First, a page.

The Tragic Tale of Martha Brown

When we went away to Cornwall recently we stopped to do a bit shopping in Devon, and had a wander around a couple of Charity shops, where in one I picked up another book by Nicola Thorne, I had just finished reading ‘Daughters of the House’ and this one ‘my name is Martha Brown’ intrigued me. Once I started reading it I couldn’t put it down, it had me hooked. Nicola Thorne had written this fictional story about Martha Brown, based on the facts that she could find out about her in 1999.
Nicola Thorne, real name Rosemary Ellerbeck spent about two years researching this book.
It is a fantastic story that she has written around the facts and is so believable.
Martha Brown was the last woman to be hanged in public in the county of Dorset on a drizzly grey Saturday 9th August in 1856 just a few minutes after 8.00am.
She was convicted of the murder of her 2nd Husband John Anthony Brown who was 26 years old and about 20 years her junior. Here is a copy of his burial details from Ancestry. Note the asterisk in the margin and a small note at bottom of the page.

She always denied murdering him on the 6th July 1856 and instead wove several tales and said that he must have been kicked by his horse and came home with the injuries.
It was thought that her life would have been spared were it not for the conflicting statements she had made. Only just before her execution when she seemed to have ‘found religion’ did she actually confess to his murder, this is her statement that was published in Weymouth Journal – Daily News (London, England) on Monday, August 11th 1856.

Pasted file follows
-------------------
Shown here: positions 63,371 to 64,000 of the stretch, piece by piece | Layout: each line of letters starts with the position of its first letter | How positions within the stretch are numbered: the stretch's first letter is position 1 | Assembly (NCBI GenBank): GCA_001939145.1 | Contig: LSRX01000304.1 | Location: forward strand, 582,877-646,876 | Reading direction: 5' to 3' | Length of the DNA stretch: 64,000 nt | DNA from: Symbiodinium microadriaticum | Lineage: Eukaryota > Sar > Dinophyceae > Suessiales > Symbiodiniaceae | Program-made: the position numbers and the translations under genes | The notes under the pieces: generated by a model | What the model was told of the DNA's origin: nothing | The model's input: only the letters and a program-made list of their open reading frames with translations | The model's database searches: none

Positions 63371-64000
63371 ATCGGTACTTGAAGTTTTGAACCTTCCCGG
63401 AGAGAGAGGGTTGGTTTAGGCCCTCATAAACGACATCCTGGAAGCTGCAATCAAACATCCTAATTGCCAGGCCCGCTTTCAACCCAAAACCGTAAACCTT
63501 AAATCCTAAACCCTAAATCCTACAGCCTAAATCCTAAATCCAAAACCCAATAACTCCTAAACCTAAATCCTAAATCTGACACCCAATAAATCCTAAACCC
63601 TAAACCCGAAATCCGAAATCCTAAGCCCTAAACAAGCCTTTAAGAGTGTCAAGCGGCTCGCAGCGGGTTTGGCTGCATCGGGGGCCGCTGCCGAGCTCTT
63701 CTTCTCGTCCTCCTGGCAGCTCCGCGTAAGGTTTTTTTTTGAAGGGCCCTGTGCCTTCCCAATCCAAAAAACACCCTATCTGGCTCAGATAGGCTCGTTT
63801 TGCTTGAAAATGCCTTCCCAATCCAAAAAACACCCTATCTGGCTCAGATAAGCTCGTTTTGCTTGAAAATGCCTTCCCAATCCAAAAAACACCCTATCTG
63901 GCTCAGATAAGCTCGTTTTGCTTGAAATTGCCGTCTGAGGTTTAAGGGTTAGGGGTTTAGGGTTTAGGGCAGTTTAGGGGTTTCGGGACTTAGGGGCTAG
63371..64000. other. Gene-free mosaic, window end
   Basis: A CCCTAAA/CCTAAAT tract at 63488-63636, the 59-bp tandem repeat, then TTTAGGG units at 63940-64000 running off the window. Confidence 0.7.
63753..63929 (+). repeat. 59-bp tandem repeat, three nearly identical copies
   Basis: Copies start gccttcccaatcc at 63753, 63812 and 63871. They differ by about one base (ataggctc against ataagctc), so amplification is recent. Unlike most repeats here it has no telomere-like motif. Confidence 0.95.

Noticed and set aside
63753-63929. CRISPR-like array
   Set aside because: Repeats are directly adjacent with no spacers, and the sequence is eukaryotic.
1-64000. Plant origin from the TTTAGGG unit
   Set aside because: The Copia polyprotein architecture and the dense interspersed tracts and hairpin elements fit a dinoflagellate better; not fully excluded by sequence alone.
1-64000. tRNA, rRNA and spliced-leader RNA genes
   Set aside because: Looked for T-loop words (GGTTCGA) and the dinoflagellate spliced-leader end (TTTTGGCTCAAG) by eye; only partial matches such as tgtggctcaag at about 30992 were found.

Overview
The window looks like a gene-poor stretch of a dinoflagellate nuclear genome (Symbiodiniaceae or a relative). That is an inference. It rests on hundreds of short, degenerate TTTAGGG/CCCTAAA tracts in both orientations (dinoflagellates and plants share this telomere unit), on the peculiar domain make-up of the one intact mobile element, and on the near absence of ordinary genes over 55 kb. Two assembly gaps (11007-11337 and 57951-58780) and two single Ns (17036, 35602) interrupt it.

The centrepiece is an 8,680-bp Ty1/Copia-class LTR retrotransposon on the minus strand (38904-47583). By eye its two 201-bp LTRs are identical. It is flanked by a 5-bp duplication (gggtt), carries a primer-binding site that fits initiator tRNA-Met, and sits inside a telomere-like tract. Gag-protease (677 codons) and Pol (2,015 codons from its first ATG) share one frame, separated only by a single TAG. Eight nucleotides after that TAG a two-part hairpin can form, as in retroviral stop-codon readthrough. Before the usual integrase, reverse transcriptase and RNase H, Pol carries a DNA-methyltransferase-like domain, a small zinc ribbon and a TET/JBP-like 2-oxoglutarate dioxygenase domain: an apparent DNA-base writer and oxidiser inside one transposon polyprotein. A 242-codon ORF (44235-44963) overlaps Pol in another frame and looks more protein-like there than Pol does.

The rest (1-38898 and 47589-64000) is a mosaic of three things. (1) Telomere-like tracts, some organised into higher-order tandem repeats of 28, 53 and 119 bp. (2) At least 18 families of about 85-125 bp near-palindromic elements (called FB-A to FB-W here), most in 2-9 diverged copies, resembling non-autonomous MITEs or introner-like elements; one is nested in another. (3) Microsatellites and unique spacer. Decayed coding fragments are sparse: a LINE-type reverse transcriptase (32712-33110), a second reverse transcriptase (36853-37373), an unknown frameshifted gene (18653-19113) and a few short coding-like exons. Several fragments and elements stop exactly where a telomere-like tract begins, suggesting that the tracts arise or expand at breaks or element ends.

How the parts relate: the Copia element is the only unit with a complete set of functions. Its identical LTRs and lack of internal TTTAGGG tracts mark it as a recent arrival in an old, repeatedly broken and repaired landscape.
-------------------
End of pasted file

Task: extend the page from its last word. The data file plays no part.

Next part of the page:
“My husband John Anthony Brown, deceased, came home on Sunday morning, the 6th July at 2 am in liquor and was sick. He had no hat on. I asked him what he had done with his hat. He abused me and said “what is it to you, D..n you? He then asked for some cold tea. I said that I had none, but would make him some warm. He replied, “Drink that yourself, and be D….d”. I then said ”What makes you so cross? Have you been at Mary Davis’s? He then kicked out the bottom of the chair upon which I had been sitting. We continued quarrelling until 3am when he struck me a severe blow on the side of my head, which confused me so much that I was obliged to sit down. Supper was on the table and he said “Eat it yourself, and be d….d”. At the same time, he reached down from the mantlepiece a heavy horsewhip with a plain end and struck me across the shoulders with it three times. Each time I screamed out. I said” If you strike me again I will cry murder” continued…He retorted” If you do, I will knock your brains through the window”. He also added,”I hope I shall find you dead in the morning”. He then kicked me on the left side which caused me much pain, and he immediately stooped down to untie his boots. I was such enraged and in an ungovernable passion, on being so abused and struck, I directly seized a hatchet which was lying close to where I sat and which I had been using to break coal with to keep up the fire and keep his supper warm, and with it (the hatchet) I struck him several violent blows on the head, I could not say how many. He fell at the first blow on his head, with his face towards the fireplace. He never spoke or moved afterwards. As soon as I had done it I wished I had not and would have given the world not to have done it. I had never struck him before after all his ill-treatment but when he hit me so hard at this time, I was almost out of my senses and hardly knew what I was doing……… Signed Elizabeth Martha Brown.

These are a couple of accounts that I have found on the internet about the hanging, the first one published at the time……..